Wisdom teeth are the teeth furthest back in your mouth. Most people have four wisdom teeth, one on each side, top and bottom. Sometimes they are called the third molars.
A lot of people do not have enough space in their mouth for their wisdom teeth to come through fully like their other teeth. When this happens, it is known as impaction of the wisdom tooth. Impacted wisdom teeth can cause several problems such as pain and infection, or even tooth decay in the adjacent tooth. This is because they tend to be more difficult to keep clean as they are far back in the mouth and the gum partly covers the tooth.
Pain caused by impacted wisdom teeth can be recurrent and difficult to live with. The surrounding gum can become inflamed and swollen and occasionally antibiotics are needed to resolve bacterial infections that arise around these impacted teeth.
If you have suffered with pain or infection around an impacted wisdom tooth or have developed decay in the wisdom tooth or the adjacent tooth, then you should consider having your wisdom tooth removed. There are other reasons to remove wisdom teeth as well, including if there is associated pathology such as a dental cyst (a cavity within the bone next to the tooth that gets bigger with time).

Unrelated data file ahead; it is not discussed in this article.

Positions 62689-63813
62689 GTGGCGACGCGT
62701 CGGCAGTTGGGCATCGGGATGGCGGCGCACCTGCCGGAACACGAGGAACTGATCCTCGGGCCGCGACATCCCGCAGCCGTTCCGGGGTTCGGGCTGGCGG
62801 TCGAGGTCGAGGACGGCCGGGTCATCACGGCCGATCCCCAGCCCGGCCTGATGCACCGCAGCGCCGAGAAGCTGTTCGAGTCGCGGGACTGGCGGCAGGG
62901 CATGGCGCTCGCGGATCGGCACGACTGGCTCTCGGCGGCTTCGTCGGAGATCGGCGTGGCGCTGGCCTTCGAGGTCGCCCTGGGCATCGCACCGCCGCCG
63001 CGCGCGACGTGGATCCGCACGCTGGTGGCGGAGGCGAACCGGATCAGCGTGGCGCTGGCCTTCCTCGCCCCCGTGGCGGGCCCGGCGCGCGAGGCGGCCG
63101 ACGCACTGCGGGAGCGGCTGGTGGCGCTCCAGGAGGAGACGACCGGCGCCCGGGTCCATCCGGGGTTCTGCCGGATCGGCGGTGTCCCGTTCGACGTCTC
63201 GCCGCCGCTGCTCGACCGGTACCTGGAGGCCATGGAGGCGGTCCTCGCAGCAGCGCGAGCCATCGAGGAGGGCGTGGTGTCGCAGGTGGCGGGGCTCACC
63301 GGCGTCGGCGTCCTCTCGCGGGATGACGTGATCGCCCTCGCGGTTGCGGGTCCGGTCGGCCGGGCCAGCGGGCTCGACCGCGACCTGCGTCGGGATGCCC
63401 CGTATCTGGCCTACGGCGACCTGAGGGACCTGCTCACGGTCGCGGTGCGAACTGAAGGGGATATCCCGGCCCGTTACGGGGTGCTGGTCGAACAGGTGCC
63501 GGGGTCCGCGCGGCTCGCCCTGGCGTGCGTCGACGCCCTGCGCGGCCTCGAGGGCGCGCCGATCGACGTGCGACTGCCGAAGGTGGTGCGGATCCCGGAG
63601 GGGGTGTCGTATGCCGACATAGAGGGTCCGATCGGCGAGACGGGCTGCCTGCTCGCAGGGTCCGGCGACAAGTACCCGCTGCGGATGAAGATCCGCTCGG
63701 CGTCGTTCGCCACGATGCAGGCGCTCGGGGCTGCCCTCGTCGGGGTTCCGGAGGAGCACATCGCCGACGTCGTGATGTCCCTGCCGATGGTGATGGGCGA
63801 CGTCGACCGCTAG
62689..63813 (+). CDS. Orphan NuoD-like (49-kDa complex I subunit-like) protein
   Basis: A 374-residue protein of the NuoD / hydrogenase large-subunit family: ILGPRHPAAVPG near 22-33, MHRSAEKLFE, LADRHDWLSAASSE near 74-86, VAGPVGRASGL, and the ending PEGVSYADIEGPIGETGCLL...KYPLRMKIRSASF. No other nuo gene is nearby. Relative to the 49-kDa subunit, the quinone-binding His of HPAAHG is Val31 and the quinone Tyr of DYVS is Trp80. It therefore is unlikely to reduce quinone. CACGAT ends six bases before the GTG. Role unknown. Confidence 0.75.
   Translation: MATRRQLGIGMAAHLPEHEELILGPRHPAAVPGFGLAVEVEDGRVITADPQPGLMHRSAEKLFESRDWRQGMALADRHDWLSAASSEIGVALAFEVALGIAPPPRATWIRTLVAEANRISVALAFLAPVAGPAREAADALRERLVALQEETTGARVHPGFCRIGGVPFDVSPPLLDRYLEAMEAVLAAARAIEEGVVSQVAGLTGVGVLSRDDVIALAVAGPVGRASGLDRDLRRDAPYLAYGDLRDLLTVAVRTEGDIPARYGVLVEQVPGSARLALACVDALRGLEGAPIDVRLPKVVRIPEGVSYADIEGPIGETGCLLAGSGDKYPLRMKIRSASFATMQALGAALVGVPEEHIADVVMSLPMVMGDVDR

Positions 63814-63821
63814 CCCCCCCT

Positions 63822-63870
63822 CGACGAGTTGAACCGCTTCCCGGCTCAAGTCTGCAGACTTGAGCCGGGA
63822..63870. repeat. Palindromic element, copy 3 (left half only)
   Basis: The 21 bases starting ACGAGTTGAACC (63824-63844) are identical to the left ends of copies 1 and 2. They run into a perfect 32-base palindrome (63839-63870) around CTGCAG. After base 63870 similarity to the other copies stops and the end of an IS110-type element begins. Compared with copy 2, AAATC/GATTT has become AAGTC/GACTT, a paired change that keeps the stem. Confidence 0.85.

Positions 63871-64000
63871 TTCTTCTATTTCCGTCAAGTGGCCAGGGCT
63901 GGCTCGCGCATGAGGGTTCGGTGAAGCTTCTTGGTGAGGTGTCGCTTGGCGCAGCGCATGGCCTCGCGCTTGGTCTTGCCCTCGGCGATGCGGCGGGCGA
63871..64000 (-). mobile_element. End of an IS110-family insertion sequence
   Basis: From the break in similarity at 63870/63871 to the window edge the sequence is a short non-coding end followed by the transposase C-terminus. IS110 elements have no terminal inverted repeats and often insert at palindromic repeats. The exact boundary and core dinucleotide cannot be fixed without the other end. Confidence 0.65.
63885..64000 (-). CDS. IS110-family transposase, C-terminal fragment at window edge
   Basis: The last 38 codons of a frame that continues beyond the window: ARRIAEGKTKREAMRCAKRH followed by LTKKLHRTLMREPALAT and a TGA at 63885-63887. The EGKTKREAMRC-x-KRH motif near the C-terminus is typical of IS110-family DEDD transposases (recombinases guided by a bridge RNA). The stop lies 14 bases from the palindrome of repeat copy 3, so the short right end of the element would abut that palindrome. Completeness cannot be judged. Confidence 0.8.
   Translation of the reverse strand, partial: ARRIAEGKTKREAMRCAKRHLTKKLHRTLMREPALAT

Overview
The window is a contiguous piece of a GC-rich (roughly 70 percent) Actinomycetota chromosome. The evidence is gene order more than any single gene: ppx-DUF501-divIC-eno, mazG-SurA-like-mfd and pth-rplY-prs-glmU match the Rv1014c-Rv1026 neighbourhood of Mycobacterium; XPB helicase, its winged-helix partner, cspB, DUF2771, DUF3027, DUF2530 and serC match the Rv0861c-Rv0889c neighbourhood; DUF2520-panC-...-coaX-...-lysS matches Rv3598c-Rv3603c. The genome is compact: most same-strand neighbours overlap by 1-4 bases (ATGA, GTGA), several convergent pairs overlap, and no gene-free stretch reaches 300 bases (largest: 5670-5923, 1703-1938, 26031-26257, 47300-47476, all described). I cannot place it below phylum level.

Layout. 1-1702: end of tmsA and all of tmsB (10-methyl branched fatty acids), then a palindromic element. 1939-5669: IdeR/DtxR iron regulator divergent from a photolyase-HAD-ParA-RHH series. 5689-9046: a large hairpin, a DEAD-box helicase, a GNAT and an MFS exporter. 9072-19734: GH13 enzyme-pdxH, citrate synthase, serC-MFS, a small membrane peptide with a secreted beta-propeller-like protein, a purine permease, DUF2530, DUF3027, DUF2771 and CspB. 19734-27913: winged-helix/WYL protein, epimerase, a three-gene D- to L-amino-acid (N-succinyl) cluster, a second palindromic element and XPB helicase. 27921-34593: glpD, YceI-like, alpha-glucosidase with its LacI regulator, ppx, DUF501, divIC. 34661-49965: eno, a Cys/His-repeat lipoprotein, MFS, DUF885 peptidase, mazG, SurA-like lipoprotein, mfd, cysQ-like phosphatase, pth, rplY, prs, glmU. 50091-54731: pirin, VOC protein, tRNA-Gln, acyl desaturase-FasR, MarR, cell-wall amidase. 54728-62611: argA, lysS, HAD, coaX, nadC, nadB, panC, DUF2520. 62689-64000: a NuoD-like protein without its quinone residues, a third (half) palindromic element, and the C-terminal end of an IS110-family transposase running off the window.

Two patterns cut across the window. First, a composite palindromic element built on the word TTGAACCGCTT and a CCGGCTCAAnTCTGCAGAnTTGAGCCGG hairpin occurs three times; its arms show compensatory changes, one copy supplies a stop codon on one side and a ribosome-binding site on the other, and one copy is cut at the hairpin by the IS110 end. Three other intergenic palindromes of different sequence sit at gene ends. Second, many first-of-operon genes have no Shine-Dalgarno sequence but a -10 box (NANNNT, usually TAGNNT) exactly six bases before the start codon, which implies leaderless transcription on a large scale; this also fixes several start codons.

Wisdom teeth can be more difficult to remove than other teeth, and there are specific risks involved in their removal that you will need to think about. Our surgeons are all specialised in tooth removal and have many years of experience in removing impacted wisdom teeth.
If you think you would like to discuss having your wisdom tooth removed then the first step is to arrange a consultation. At the consultation you will meet the surgeon, who will outline exactly what the treatment involves and what the risks are for you. They will thoroughly examine you and then with the aid of an xray or occasionally a 3D scan, give you an accurate diagnosis and outline the options that you have to resolve your problem.
If you decide that you want to have your wisdom tooth removed there are three ways in which this can be done, and your surgeon will be able to help you decide which is best for you.
1. Local anaesthetic: Numbing injections are given around the tooth to make sure the procedure is comfortable and painless.
2. Intravenous sedation: Using a drip in the back of your hand or arm the surgeon can use a medication called midazolam to sedate you, making sure you are calm and relaxed and relieving any anxiety you have about the procedure. An added benefit for our nervous patients is that most people don’t remember the procedure itself due to the amnesic effect of midazolam.
3. General anaesthetic: If you need to be put to sleep completely to have your treatment then this can be arranged at the local Spire Murrayfield Private Hospital by one of our surgeons, Mr Martin Paley.